Menu
With few options, companies pay hush money to data thieves

With few options, companies pay hush money to data thieves

Companies can face ruin if sensitive data is dumped on the Internet

There's a disturbing new angle to cyberattacks that has become more common over the last year, and it is proving costly for organizations: extortion.

Over the last year, companies have at times paid more than US$1 million in hush money to cyberattackers who have stolen their sensitive data and threatened to release it online, said Charles Carmakal, a vice president with Mandiant, the computer forensics unit of FireEye, in an interview on Wednesday.

"This is where a human adversary has deliberately targeted an organization, has stolen data, has reviewed that data and understands the value of it," Carmakal said. "We have seen seven-figure payouts by organizations that are afraid for that data to be published."

Mandiant outlined such attacks in a new report it issued on Thursday, saying in some cases, executives have been also taunted by hackers.

Extortion attacks are more sophisticated than so-called ransomware such as Cryptolocker, the malware that encrypts a computer's files and where payment is in bitcoin.

While ransomware attacks can be devastating in their bluntness, the payment demanded usually is a few hundred dollars, although some attacks have succeeded in extracting much more.

The extortion attacks, however, are far more meticulous and could be potentially more damaging, especially to a large company. Carmakal said some of the data, if publicly revealed, could potentially put a company out of business.

So "the reality is lots of people are paying," he said.

For Mandiant, which has investigated large data breaches at Target, Home Depot and Anthem, it can be tough to advise an organization about what course of action to take, Carmakal said.

The attackers often don't give much time to allow for a full forensics review to figure out if the hackers are bluffing. And there are fakers looking for an easy payout.

"What we need is proof that someone actually has access to data," Carmakal said. "We get them to send a sample, or we do as quick an investigation as we can."

If forensic artifacts reveal that someone has been sneaking around, next comes a very hard decision: even if a company pays, there's no guarantee that the attackers won't release the data anyway.

"There's absolutely a risk in not paying, and there's a risk in paying," Carmakal said. "Everybody's goal is that they pay the ransom, and the attackers go away and they delete data, but you will never get the confirmation that you want that the attackers have deleted the data."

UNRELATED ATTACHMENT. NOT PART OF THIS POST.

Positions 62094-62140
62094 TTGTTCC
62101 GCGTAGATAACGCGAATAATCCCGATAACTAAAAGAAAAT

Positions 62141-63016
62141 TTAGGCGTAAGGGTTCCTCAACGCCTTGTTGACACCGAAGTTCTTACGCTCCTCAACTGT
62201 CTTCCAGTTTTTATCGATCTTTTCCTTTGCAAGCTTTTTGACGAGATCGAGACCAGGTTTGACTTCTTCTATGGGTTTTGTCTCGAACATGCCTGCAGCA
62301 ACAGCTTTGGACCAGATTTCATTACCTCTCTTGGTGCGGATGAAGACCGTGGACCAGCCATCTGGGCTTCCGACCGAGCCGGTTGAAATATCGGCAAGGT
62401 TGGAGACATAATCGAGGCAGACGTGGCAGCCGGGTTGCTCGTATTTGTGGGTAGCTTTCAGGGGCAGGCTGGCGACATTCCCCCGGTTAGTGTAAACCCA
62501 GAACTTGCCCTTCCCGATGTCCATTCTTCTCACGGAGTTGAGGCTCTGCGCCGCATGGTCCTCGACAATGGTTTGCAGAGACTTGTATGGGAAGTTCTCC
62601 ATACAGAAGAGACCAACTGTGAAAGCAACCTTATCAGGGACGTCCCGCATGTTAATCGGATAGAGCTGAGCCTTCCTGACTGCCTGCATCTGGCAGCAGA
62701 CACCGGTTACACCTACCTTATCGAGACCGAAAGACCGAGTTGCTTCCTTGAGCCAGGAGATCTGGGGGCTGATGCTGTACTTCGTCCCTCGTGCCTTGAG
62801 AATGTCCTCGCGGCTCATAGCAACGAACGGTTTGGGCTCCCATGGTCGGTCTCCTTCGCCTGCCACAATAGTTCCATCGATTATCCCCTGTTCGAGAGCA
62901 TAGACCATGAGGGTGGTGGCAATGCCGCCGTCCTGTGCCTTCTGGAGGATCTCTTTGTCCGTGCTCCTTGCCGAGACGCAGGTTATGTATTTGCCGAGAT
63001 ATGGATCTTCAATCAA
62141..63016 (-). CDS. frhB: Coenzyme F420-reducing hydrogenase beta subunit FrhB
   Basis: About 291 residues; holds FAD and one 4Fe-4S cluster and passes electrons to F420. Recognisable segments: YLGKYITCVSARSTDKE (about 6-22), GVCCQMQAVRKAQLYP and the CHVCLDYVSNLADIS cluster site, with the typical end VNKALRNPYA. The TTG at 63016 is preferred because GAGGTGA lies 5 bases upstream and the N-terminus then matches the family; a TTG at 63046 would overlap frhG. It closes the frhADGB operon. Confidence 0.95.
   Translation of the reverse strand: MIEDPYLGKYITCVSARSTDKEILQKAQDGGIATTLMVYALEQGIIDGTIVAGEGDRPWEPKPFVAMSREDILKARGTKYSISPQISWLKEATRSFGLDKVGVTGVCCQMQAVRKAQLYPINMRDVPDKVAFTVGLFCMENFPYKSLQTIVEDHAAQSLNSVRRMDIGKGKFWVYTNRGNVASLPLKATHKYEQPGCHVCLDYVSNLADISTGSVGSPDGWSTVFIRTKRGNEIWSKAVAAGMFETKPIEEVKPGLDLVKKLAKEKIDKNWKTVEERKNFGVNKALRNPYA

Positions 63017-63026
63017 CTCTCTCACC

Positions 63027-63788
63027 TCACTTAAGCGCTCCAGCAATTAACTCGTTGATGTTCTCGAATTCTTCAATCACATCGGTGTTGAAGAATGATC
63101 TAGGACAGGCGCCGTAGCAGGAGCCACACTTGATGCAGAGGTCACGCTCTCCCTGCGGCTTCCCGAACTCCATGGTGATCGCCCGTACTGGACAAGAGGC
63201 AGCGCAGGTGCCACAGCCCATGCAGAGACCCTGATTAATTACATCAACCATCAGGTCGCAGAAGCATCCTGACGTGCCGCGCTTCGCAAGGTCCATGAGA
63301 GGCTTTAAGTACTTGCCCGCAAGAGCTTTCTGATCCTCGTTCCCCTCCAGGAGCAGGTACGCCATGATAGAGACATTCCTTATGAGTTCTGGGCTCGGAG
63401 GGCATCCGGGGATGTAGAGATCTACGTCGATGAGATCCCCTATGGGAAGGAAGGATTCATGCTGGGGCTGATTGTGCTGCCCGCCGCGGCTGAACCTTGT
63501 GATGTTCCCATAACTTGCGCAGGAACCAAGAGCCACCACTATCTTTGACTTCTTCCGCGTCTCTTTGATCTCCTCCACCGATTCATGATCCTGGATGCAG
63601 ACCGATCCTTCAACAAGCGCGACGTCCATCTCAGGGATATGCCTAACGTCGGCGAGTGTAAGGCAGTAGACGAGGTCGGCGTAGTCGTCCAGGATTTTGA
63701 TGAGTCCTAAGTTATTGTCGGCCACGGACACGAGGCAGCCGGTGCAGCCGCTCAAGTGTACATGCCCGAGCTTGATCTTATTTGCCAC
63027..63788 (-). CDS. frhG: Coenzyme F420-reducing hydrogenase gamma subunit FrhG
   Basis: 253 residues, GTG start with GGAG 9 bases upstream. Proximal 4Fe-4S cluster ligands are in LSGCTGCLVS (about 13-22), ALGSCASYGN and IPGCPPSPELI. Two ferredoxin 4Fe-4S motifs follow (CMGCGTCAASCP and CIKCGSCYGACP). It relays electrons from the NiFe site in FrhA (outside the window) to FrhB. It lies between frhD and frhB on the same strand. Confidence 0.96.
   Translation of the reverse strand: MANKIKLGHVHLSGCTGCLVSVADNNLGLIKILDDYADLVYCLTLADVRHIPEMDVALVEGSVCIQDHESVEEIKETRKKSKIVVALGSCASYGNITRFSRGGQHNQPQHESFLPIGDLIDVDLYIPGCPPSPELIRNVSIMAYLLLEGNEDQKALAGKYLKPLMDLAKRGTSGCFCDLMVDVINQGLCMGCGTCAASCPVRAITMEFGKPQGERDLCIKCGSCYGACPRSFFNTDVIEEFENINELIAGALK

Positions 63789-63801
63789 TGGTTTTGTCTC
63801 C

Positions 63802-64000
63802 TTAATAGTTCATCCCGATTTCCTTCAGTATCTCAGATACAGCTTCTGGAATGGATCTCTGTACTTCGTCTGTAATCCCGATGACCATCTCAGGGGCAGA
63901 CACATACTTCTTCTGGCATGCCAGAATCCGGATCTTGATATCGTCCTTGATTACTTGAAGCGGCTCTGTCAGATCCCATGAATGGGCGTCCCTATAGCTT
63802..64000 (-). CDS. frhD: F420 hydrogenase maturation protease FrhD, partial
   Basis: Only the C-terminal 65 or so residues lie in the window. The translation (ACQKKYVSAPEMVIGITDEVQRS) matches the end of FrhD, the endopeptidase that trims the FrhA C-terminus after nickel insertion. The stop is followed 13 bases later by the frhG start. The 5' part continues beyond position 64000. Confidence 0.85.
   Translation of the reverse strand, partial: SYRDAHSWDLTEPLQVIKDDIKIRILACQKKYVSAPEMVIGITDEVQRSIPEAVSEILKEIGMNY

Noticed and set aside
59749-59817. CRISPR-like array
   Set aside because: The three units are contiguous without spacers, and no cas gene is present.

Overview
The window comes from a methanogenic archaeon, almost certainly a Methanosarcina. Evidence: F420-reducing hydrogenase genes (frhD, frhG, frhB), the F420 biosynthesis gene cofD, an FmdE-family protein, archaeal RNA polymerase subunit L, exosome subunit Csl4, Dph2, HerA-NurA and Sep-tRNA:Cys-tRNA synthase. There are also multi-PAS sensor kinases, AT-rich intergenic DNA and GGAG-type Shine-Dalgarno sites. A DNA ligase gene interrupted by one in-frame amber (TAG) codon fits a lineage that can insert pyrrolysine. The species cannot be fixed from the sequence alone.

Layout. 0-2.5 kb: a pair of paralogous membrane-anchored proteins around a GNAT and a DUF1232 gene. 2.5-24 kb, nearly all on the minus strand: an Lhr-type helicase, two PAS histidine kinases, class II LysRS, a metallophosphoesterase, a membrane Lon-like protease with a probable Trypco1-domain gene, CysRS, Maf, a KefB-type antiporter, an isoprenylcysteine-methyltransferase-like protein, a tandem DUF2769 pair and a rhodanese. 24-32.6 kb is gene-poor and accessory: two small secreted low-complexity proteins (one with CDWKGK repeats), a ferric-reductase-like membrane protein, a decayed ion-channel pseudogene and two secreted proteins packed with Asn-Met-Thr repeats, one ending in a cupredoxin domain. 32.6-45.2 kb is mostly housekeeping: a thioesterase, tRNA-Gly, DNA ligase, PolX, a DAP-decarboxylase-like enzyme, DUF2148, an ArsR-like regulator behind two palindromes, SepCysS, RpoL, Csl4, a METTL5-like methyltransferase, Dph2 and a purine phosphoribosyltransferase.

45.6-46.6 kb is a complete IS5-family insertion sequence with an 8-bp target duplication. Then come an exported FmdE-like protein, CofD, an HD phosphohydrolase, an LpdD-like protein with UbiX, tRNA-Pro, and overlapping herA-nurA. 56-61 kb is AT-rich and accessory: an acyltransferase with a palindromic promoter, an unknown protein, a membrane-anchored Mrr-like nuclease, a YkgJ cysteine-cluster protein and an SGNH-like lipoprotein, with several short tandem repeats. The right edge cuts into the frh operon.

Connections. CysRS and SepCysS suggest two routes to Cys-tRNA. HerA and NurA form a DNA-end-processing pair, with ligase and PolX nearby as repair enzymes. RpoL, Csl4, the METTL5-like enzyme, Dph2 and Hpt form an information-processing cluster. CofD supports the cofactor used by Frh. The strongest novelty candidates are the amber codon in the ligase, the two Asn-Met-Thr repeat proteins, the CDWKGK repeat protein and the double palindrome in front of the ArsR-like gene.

Follow Us

Join the New Zealand Reseller News newsletter!

Error: Please check your email address.

Tags data thievessecurity

Featured

Slideshows

Reseller News launches inaugural Hall of Fame lunch

Reseller News launches inaugural Hall of Fame lunch

Reseller News welcomed 2015 and 2016 inductees - Darryl Swann, Dave Rosenberg, Gary Bigwood, Keith Watson, Mike Hill and Scott Green - to the inaugural Reseller News Hall of Fame lunch, held at the French Cafe in Auckland. The inductees discussed how the channel can collectively work together to benefit New Zealand, the Kiwi skills shortage and the future of the industry. Photos by Maria Stefina.

Reseller News launches inaugural Hall of Fame lunch
Educating from the epicentre - Why distributors are the pulse checkers of the channel

Educating from the epicentre - Why distributors are the pulse checkers of the channel

​As the channel changes and industry voices deepen, the need for clarity and insight heightens. Market misconceptions talk of an “under pressure” distribution space, with competitors in that fateful “race for relevance” across New Zealand. Amidst the cliched assumptions however, distribution is once again showing its strength, as a force to be listened to, rather than questioned. Traditionally, the role was born out of a need for vendors and resellers to find one another, acting as a bridge between the testing lab and the marketplace. Yet despite new technologies and business approaches shaking the channel to its very core, distributors remain tied to the epicentre - providing the voice of reason amidst a seismic industry shift. In looking across both sides of the vendor and partner fences, the middle concept of the three-tier chain remains centrally placed to understand the metrics of two differing worlds, as the continual pulse checkers of the local channel. This exclusive Reseller News Roundtable, in association with Dicker Data and rhipe, examined the pivotal role of distribution in understanding the health of the channel, educating from the epicentre as the market transforms at a rapid rate.

Educating from the epicentre - Why distributors are the pulse checkers of the channel
Kiwi channel reunites as After Hours kicks off 2017

Kiwi channel reunites as After Hours kicks off 2017

After Hours made a welcome return to the channel social calendar last night, with a bumper crowd of distributors, vendors and resellers descending on The Jefferson in Auckland to kickstart 2017. Photos by Maria Stefina.

Kiwi channel reunites as After Hours kicks off 2017
Show Comments